Why do you continue to wear that dumb hat? You know the one.

“What”

What are you doing? Like, with your life.
What makes you think you could ever write a novel worth reading?
What look would you say you are going for with that shitkicker hat?

Here is what autocomplete suggested when I searched for the contact information of an ex-girlfriend for the purposes of returning a CD of hers that I had discovered in my apartment.

Alice Daniel is girl you went on two dates with in January, get over it.

And when I searched my own name:

Myles Ma “writer”
Myles Ma hack
Myles Ma dumb hat

As you can imagine, I am deeply troubled by these intrusive and, I must emphasize, inaccurate and unhelpful suggestions. I demand that you adjust your algorithms to account for the fact that my mother and I are on very different schedules and that my friends liked some of the short stories I’ve written recently. I am a loyal user but that may change if these issues are not addressed.

Sincerely,
Myles Ma

Dear Myles,

We at Google read your email with great concern. We take privacy seriously here and we assure you that we are working to address the issues you have had with Google Autocomplete. Specifically, our team is adjusting our algorithm to account for what a shitty son you are and how deluded you are about your writing ability. We believe these changes will make Google search more helpful. Unfortunately, even our most brilliant engineers cannot account for that ridiculous hat you insist on wearing. As a solution, and as an apology for the issues you’ve raised, we would like to send you a complimentary Google baseball cap. The Google Autocomplete team “suggests” you wear it. (Get it?) We hope this addresses your concerns. Please don’t hesitate to contact us if there’s anything else we can do.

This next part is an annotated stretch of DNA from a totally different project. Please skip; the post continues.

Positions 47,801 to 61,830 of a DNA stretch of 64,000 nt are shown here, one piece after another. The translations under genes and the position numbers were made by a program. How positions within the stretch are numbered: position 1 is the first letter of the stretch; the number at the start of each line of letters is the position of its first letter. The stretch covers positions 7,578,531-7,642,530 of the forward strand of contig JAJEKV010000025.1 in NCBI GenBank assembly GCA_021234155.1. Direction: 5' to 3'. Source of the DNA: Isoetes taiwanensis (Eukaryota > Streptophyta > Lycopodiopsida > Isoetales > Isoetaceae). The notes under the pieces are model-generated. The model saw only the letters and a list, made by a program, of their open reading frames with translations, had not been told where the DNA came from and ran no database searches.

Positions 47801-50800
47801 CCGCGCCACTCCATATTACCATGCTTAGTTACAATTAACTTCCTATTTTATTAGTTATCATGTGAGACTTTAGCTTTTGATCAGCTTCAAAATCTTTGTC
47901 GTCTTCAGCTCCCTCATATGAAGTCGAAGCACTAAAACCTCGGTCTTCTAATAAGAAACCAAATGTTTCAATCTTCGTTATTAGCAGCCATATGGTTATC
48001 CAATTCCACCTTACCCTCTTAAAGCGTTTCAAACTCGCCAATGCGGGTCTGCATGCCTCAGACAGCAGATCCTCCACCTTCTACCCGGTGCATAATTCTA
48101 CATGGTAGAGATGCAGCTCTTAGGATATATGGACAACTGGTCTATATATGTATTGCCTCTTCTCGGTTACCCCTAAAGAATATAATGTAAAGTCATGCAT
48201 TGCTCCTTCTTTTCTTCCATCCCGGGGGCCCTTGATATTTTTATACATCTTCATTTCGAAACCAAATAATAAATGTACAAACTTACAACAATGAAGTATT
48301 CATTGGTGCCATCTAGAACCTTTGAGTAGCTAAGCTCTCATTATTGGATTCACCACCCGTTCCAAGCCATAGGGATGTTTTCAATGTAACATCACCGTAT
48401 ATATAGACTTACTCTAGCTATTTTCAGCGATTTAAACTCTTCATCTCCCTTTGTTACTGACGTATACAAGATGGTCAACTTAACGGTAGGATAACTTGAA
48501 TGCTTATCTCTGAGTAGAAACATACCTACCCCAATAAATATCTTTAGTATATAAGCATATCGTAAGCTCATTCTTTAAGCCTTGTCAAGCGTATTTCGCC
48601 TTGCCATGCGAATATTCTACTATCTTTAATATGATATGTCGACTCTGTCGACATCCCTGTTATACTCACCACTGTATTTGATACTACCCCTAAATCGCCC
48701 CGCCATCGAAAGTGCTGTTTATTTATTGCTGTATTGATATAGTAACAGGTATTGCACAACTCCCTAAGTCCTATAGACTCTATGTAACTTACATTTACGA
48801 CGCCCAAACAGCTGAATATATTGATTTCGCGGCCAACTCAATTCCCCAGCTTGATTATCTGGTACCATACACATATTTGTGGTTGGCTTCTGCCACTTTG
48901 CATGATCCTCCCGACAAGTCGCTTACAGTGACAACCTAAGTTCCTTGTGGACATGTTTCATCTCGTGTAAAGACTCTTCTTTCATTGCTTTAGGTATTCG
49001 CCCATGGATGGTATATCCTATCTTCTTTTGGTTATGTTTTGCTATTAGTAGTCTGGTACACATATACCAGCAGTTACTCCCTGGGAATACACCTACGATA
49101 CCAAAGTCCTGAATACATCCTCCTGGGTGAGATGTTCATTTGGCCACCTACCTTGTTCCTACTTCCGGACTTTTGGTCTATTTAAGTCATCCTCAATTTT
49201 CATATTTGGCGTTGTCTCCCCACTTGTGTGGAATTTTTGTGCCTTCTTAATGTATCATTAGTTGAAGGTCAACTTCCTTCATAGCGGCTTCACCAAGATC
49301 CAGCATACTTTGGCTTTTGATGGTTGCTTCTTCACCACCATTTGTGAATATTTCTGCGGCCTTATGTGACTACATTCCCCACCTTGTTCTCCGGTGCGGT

Regards,
The Google Autocomplete Team

Goodbye, Melo

Kevin McElroy wrote a great recap of the Knicks loss to the Bucks over at Knickerblogger.

My favorite line:

To say that he is selfish or lazy or disloyal or uncaring is simply to announce that you have not been watching the Knicks this season.

Melo has been the best player on the Knicks this season. Last year haters like me could argue that Tyson Chandler was better, but he’s been hurt and diminished this year.